Diabetic Amputation Rates Rising

Mary is a lady I have taken care of for several years.  Every time she comes in I check her heart and lungs.  Then, when I go to check for swelling in her legs, we have a good laugh.  See, the first time I saw her, I checked for swelling and only then realized something pretty important.

Mary’s lower left leg is missing.

She is diabetic and developed gangrene in her left leg some time before she started seeing me and had to have her left leg amputated below the knee.  She is a very sweet lady but now has some significant trouble getting around.

Why would Mary need to get her leg amputated?  There are a number of possible reasons.  Diabetics can lose feeling in their feet and if they hurt themselves they may not feel it.  They don’t generally have good circulation and wounds take longer to heal.  Diabetics also have immune systems that don’t work right and they have trouble fighting infections.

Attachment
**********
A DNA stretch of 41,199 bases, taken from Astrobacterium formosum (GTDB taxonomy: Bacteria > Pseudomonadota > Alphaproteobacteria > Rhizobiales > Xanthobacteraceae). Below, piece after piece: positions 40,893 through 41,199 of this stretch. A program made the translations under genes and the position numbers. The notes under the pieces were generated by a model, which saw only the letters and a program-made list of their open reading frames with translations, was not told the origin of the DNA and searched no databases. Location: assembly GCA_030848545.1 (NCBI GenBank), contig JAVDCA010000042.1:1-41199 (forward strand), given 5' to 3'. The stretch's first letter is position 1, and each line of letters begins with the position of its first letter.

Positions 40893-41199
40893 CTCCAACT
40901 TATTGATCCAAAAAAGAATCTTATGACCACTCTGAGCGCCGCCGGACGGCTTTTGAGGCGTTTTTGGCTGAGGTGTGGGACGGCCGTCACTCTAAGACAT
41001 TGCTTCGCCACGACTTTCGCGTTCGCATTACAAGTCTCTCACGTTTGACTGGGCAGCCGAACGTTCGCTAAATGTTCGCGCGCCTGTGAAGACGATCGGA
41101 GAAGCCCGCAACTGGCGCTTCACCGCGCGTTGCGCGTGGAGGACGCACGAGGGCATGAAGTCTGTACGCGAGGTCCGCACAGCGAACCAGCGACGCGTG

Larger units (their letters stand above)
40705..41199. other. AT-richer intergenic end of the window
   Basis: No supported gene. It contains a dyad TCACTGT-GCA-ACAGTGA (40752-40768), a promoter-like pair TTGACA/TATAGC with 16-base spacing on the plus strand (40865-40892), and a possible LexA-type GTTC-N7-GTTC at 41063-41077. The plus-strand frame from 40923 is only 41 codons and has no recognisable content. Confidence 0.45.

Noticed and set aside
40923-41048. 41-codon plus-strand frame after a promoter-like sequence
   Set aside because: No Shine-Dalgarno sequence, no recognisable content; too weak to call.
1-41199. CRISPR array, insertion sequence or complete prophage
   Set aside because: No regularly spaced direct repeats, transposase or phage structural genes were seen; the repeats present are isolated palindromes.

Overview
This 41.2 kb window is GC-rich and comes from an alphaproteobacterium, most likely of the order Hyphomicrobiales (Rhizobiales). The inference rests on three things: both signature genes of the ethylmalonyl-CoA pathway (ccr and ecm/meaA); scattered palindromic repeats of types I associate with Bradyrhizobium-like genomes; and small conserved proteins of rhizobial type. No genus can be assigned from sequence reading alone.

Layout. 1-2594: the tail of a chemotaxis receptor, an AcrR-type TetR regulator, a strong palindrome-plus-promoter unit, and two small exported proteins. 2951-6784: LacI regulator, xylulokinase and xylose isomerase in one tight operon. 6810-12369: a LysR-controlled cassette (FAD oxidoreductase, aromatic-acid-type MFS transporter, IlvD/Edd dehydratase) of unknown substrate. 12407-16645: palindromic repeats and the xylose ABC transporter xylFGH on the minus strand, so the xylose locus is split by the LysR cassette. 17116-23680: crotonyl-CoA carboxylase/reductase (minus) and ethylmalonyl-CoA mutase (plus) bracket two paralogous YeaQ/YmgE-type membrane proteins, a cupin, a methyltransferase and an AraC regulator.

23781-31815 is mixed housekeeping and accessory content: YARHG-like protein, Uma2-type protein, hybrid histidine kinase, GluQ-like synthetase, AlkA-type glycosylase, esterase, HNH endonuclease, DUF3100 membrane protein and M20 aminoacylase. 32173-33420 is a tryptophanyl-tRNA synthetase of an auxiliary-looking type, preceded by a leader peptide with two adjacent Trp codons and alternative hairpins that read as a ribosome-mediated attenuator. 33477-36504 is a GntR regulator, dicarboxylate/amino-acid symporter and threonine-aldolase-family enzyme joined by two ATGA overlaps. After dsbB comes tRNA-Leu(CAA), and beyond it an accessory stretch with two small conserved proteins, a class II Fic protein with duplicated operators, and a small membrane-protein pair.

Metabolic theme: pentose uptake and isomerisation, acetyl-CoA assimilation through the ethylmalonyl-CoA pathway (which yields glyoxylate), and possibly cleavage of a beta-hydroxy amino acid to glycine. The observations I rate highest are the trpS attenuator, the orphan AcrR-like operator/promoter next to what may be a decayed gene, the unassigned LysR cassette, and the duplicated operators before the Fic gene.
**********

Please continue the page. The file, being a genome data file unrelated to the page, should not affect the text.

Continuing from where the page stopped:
Unfortunately Mary is in good company.  The rates of diabetic amputation are risking across the country.  For instance, in California, the rate of diabetic amputation rose 31% between 2010 and 2016.  Some counties like San Diego and Riverside counties had over 60% increases.  Across the United States the rate of diabetic amputation rose 27% between 2010 and 2014.  Before 2009 the rates had been dropping.

Why is this happening?  Why are people losing toes and feet, ankles and legs to diabetic amputation?

There are a number of possible reasons.

  1. More diabetics.  The number of Americans with diabetes is on the rise.  This doesn’t explain it all, though, because even just looking at diabetic patients the rates are rising.
  2. Access to care.  Before the Medicaid expansion that came with the Affordable Care Act many low-income diabetics went without care for their illness.  Also, coverage for podiatric care (which includes care for foot wounds and chronic foot infections) is not consistent across the country and across insurers.  If you can’t afford medication and see the specialists you need, you’re at increased risk for complications like amputation.